1 of 11 Zambia was seen as one of Africa's brightest stars, when Kenneth Kaunda became the first president on 24 October 1964 after leading the struggle for independence from the UK.
2 of 11 He inherited an economy which was comparable in size to South Korea, but heavily dependent on mining in the Copperbelt.
3 of 11 Zambia paid a heavy price for supporting the black nationalist struggle in both Rhodesia (Zimbabwe) and South Africa.
4 of 11 Behind the diplomatic niceties, former UK Prime Minister Margaret Thatcher cannot have approved as Mr Kaunda nationalised key industries and banned all parties but his own.
5 of 11 Zambia was "born with a copper spoon in its mouth". Copper exports made it one of the richest countries in Africa in the 1960s...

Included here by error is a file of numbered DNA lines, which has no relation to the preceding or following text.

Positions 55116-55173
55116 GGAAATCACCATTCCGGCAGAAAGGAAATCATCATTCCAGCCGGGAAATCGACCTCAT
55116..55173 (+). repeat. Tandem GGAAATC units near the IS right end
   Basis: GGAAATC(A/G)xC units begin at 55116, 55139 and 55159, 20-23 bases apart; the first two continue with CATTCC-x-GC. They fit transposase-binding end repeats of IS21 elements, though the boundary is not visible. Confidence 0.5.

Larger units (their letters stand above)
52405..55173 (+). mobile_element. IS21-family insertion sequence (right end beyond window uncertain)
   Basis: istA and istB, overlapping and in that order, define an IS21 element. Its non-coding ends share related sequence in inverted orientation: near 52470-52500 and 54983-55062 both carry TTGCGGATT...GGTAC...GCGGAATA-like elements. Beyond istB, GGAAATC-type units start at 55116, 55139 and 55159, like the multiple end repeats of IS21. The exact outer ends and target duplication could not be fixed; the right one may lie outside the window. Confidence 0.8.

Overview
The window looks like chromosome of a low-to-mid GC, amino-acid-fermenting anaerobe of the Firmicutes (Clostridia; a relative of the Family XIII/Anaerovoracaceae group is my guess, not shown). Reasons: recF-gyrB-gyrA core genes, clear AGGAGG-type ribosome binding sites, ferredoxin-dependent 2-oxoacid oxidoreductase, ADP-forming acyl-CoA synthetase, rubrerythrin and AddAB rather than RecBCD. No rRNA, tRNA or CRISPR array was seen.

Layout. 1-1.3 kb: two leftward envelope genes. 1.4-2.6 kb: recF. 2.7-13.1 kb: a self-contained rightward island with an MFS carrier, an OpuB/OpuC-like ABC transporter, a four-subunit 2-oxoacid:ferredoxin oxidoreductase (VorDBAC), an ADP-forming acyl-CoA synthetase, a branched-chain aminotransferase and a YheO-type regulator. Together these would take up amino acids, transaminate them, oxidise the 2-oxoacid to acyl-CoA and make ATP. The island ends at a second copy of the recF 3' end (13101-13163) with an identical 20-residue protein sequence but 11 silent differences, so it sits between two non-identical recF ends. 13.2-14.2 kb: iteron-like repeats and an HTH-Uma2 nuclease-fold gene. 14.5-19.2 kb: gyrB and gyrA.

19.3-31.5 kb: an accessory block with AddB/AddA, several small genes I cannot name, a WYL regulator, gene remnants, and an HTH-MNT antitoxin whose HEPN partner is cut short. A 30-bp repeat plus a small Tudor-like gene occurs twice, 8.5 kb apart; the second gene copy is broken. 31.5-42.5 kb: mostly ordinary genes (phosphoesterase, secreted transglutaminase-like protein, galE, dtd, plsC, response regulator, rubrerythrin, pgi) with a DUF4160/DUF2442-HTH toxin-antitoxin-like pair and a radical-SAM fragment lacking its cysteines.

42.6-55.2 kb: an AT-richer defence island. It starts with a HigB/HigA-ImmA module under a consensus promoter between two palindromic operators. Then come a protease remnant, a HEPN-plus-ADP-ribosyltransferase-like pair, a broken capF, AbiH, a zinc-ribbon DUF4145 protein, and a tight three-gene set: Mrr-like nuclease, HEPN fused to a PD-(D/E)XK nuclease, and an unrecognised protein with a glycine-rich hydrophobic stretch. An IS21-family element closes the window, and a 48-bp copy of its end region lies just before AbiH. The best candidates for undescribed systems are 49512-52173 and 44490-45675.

6 of 11 ... but the economy declined sharply as copper prices crashed. Zambians were reduced to breaking stones in front of the ruined mines.
7 of 11 By 1991, it was time for a change. Food riots led Mr Kaunda to allow multi-party elections, which he lost to former unionist Frederick Chiluba (left), re-elected five years later.
8 of 11 Mr Chiluba promised higher living standards but these never materialised. By 1999, some 90,000 children were living rough on Zambia's streets - many orphaned by Aids.
9 of 11 Although Mr Kaunda presided over Zambia's economic decline, he was praised for being one of the first African leaders to acknowledge that one of his relatives had died from Aids.
10 of 11 Mr Chiluba stood down in 2001 and was later charged with 80 counts of theft worth $40m. These have now been scaled back to six counts, valued at $500,000.
11 of 11 Mr Chiluba's successor is trying to diversify the economy, but the future looks far from rosy, with more than six out of 10 Zambians now living on less than a dollar a day. South Korea's economy is now 100 times bigger than that of Zambia.